Without doubt Australia is blessed with a large number of critters that want nothing more than to make a
meal of your chooks. From pythons in Queensland to quolls in Tasmania the list of predators can feel
endless. But undoubtedly the main predator of backyard chickens in Australia is foxes.
Imported for sporting pursuits in 1855, the fox is now firmly established across most of Australia as an apex
predator. Clearly you can shoot, trap or bait foxes but all of these approaches have their drawbacks and are
best left in the hands of professionals or local authorities. By far the best form of protection that can be
used by the backyard chicken keeper is electric netting.
Whenever a person is introduced to electric netting for the first time the most common reaction is “Oh that’s
new!” Well not really, electric netting was invented in Britain back in the 1960’s and became popular
worldwide during the 1970’s and 1980’s. The concept of electric fence energisers goes back to New
Zealand in the 1930’s so the first thing you need to realise is that electric netting is not some new fad – it is
a proven technology with over 50 years of history behind it. And as such, if you ask the right questions and
get the correct set-up from the beginning then you will be able to establish an area in which your chickens
are completely safe from foxes as well as dogs, cats, quolls and anything else that wanders into your yard.
You might be wondering how a “flimsy” net can in any way protect your chickens? The answer lies in the
electrical charge running through the wires. Any potential predator is going to encounter the netting as they
approach the chicken coop and sniff it or touch it to discover what it is. At that point an electric shock is
administered to the animal and of course the animal has no idea what this shock is so they run away in fear
I often get asked why the fox does not simply jump over or dig under the net and the answer lies in the fact
that they do not understand the concept of netting and therefore feel no need to jump over or dig under
something which is obviously not a physical barrier for them.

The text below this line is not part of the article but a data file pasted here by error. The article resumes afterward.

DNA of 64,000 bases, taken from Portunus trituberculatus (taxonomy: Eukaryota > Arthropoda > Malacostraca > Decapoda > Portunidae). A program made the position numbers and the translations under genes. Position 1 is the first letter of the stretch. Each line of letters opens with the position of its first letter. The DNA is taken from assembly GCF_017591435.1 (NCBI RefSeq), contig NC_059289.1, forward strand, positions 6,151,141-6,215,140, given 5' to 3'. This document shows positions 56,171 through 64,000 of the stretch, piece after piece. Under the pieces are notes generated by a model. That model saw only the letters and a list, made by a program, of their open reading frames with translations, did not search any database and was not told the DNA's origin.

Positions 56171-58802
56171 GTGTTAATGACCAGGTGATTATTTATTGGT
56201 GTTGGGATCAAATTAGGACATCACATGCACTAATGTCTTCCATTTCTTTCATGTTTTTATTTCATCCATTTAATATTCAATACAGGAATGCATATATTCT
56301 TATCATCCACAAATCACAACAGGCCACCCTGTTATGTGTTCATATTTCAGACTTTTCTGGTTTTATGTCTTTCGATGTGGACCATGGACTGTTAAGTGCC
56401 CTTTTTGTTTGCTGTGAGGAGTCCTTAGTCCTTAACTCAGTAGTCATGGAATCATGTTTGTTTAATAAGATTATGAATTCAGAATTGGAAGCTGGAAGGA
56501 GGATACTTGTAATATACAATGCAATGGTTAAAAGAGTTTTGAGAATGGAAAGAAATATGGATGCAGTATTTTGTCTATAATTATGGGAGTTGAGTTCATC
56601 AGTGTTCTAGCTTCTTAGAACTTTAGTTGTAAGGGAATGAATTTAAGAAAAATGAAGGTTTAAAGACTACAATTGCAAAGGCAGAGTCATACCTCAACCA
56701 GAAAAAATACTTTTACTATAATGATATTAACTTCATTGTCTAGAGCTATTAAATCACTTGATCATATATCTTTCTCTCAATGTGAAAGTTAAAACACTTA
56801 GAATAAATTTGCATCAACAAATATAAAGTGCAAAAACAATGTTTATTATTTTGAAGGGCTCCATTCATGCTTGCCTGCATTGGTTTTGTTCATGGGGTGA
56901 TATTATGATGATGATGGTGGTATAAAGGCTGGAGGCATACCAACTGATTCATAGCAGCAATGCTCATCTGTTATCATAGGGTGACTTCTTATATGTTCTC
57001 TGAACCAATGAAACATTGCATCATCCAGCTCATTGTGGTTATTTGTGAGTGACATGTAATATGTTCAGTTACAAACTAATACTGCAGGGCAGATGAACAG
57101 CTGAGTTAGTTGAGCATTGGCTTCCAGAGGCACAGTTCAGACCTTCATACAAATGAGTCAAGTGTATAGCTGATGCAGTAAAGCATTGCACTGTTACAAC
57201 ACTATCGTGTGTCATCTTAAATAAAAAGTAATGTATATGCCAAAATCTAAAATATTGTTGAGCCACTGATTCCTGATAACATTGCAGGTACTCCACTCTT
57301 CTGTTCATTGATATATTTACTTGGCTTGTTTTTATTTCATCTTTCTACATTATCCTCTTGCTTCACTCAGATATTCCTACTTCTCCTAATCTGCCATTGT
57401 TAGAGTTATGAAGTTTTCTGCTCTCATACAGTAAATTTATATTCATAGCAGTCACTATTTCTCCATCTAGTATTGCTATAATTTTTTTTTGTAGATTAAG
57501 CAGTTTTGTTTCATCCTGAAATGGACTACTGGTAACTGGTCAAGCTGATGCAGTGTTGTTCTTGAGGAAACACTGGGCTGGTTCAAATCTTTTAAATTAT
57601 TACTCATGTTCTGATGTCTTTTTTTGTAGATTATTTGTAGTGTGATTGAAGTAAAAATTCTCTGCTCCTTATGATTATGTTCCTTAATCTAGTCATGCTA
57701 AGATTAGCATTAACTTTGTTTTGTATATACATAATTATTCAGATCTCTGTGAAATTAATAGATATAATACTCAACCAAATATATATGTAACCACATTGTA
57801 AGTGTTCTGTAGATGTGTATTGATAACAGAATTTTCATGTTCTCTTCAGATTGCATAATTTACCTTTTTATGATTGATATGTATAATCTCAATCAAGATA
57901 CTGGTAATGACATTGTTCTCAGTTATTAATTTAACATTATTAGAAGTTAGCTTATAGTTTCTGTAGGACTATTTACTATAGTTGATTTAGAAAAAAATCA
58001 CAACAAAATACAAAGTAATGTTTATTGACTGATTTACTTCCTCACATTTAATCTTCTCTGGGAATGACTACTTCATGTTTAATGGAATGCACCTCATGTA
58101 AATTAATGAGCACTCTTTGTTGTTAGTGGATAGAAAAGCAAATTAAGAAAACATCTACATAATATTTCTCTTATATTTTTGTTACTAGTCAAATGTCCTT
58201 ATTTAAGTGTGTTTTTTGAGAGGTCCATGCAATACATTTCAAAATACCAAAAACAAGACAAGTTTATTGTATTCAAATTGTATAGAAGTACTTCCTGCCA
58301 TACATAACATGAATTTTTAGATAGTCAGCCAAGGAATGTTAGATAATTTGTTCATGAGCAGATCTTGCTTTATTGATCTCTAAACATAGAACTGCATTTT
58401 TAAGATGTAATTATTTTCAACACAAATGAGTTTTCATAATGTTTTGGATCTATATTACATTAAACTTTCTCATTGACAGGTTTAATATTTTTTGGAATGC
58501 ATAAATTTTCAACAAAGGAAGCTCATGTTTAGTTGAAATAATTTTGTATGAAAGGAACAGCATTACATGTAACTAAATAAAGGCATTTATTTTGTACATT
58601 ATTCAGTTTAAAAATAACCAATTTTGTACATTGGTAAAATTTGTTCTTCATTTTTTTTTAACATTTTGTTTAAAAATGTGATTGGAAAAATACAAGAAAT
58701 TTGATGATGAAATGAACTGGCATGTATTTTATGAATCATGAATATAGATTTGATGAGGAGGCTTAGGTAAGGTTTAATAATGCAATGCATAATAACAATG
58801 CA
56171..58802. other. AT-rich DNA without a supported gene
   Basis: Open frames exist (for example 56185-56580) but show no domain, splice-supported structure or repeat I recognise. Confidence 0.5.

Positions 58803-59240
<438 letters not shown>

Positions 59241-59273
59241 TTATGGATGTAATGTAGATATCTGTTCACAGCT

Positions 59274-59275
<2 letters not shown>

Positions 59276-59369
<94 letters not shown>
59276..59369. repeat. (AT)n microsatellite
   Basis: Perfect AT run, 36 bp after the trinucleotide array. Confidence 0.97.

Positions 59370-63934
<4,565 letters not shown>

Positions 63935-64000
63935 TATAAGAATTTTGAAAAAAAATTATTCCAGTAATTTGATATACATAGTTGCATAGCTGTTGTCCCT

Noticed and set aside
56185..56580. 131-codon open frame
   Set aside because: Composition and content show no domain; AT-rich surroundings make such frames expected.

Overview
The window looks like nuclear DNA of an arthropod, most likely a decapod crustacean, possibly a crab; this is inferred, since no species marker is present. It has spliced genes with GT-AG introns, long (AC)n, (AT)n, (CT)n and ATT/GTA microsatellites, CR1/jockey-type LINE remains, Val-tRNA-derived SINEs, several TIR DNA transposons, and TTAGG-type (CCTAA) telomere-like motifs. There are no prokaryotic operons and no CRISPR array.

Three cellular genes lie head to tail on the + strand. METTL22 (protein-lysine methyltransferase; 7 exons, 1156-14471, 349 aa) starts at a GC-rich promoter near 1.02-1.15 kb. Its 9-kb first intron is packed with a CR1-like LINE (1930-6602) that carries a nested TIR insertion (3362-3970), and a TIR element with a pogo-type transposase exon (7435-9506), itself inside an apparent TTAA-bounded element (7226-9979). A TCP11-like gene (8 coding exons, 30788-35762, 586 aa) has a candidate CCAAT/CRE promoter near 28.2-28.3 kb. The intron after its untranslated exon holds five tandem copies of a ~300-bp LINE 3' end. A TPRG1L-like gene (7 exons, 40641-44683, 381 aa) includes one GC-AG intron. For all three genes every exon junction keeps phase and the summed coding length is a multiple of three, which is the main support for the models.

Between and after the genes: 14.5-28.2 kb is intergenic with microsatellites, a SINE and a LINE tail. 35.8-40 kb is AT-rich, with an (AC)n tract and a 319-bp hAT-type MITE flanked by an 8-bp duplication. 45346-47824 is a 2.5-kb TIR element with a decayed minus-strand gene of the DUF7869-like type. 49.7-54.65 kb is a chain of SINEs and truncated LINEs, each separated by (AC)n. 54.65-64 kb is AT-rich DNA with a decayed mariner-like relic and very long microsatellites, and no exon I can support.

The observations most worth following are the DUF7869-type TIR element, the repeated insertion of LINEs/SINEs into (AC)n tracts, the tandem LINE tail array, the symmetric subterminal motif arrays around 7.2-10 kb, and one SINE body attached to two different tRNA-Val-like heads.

So how does one choose the correct net for their chickens? Chicken netting comes in 25m and 50m
lengths so the first thing to work out is how many chickens you have (or are going to have!). Let’s say you
have 15 chickens. A 25m net will enclose approximately 36 sqm and a 50m net will enclose approximately
150 sqm. So if you have 15 chickens then a 25m net will provide approximately 2.4 sqm per chicken and a
50m net about 10 sqm per chicken. You would need to work out in this instance if you are happy with the
2.4 sqm per chicken or if you would prefer the 10 sqm per chicken. Much the same calculation can be
made for any number of chickens.
Secondly you will require an electric fence energiser. There are a huge number of models and options on
the market so determining which one suits your particular needs is beyond the scope of this article. Suffice
to say solar powered options are much more popular amongst poultry keepers than mains powered
models. Another really important thing to remember is that a solar energiser needs a minimum number of
hours of sunlight per day in order to work – so the further colder your winter the larger your energiser will
need to be in order to cope. More information on this can be found in our other articles.
And then finally the most often overlooked part of installing electric netting is the maintenance required in
order to keep it operational. If you allow the grass to grow up and through the net it will short out the
electricity and therefore the best plan is to move the net from time to time to a new patch of mowed grass.
Batteries need to be checked regularly and proper use of a fence tester can assure you that all is going
Essentially there is no reason not to use electric netting to protect your flock. It is a proven technology and
is used throughout Australia and the world to protect thousands of free range egg farms. Just ensure that
you receive the correct advice before purchasing your kit and you can expect years of fox-free chicken